You Can Have Your Chicken and Eat It Too.
My mother had finished the 11th grade in 1937 and because her family, like a lot of others, needed help financially, she never went to grade 12. The only job she was able to get was as a nanny/housekeeper.
Her dream had been to be a nurse but that meant getting her high school diploma. Times were tough and it just wasn’t possible then.
The war broke out in 1939 and they needed welders to make smoke bombs. She volunteered and was sent by train across the country to learn to be a welder. She left Calgary, Alberta, and went to a small town outside of Toronto, Ontario. After two years she was told they were desperate for nurses for the war effort, and they would let you in training to be a registered nurse without grade 12.
Fried chicken for the soul.
In 1942 she joined the spring class of the Kitchener Waterloo Hospital School of Nursing. At this time she had not been home for several years, and communication was by letters. You didn’t use the telephone to call home in those days.
The food at the hospital wasn’t good. Frequently people would bring food from home to their family. The students ate in the cafeteria and it was basically the same food as the patients received.
My grandparents lived in a small house with a few chickens in the backyard in Calgary, and as was custom, they would have fried chicken for Sunday dinner.
Mum had written home about how much she missed her father’s fried chicken and thereafter she received a parcel in the mail about 3 times a year. Everybody knew her chicken had arrived as the halls in the residence filled with the great smell of crunchy, fried chicken skin covering the delicious moist tender meat below.
Grandpa would get a chicken that had lived its life eating and scratching in the backyard. He would cut its head off, dip it into boiling water to make the feathers easier to pluck, and then cut the chicken up and fry it. This would be done in the morning. Grandpa would then package the fried chicken and take it to the post office and 3 or 4 days later it would arrive at the school of nursing and mum would share her chicken with friends.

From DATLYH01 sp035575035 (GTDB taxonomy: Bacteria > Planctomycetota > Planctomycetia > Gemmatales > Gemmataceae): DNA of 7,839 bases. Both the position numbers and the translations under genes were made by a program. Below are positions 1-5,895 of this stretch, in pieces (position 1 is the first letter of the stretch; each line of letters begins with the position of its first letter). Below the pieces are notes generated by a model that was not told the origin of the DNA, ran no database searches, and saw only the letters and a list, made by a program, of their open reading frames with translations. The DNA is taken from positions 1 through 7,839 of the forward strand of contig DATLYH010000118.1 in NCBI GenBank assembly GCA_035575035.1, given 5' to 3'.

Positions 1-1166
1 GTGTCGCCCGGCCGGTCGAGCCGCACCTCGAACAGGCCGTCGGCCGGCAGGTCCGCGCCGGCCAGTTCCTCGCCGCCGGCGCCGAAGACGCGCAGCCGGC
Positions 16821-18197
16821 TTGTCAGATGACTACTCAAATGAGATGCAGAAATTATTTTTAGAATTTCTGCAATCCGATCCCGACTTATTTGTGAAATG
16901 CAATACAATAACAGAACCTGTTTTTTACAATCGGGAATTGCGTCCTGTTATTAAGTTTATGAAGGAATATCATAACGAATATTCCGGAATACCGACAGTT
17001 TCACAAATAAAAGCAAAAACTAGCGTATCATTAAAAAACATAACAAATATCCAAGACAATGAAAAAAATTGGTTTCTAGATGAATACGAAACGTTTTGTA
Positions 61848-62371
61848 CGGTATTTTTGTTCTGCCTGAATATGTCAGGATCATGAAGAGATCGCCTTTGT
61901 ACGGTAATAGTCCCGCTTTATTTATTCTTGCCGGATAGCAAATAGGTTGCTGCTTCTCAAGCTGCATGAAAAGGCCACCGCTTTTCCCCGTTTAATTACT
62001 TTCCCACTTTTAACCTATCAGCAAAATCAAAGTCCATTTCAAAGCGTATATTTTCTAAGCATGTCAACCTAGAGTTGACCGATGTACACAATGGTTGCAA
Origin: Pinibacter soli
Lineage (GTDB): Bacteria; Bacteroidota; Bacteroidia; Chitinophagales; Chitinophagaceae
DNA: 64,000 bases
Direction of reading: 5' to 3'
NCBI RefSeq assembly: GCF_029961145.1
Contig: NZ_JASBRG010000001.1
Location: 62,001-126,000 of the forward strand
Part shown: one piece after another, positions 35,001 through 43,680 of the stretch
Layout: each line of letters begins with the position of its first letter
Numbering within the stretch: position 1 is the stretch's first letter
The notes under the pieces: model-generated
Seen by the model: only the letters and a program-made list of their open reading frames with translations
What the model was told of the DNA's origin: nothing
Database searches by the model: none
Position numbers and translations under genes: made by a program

There was no freezing of the chicken for weeks before it was fried. It wasn’t warehoused anywhere. They didn’t use steroids back then.
No one ever got sick from this chicken. This may have been from the fact the chicken was fresher, disease-free, and our postal system was a lot faster!
My mother moved to a little town on the West Coast outside of Vancouver after she finished her training where her parents had moved to. She ended up living here for her whole life. She lived a full and happy life into her 92 year.
I would guess that there wasn’t any problem with her eating chicken left out from the fridge for more than a few hours back in the day. With help from her girlfriends, she never had any leftovers.
These chickens never saw an antibiotic. They were at no time in a cage, just protected in their hen house in the night. They were free-range before that was a saying. They were transferred to my mum within 4 days from the time they were killed to the time they were being eaten.
I would never recommend sending fried chicken in the mail these days, of course, but it was another time. I would also not recommend leaving chicken out of the fridge for any length of time either.
This was a small thing that everyone in the residence looked forward to. To my mother, it was a little bit of home. She left Calgary in early 1940 and did not see her parents until 1945. Over five years. She did not see her older brother who was in the war until the war ended. She spent the war years without family and not sure if her brother would make it home.
She always talked warmly of her times back east and said her training days were some of her best memories. It was tough being without family. It was tough worrying and not knowing when the war would end and if those overseas were coming home.
There were a lot of hard times during that period but my mother came through them as did a lot of others. When we complain about our situation now, being isolated from our friends and family due to the pandemic, at least we know where they are. We can talk, Zoom or do garage visits if we choose.
My mother rarely talked about it being a tough time. She saw the good in most situations and she knew how to have a good time.
My mum was interested in everyone she met. She wanted to hear about your life and your ambitions rather than telling you hers. When I left home and joined the workforce, anytime we had a party, everyone would ask about mum and if she would be there.
She was resilient. She worked hard and knew that sharing what she did have would help everyone to make it.
I hope I can show my children and grandchildren how to survive this pandemic by example. Caring for others, listening to people, and sharing what we can.
PS My mum made fantastic fried chicken every Sunday dinner we were home.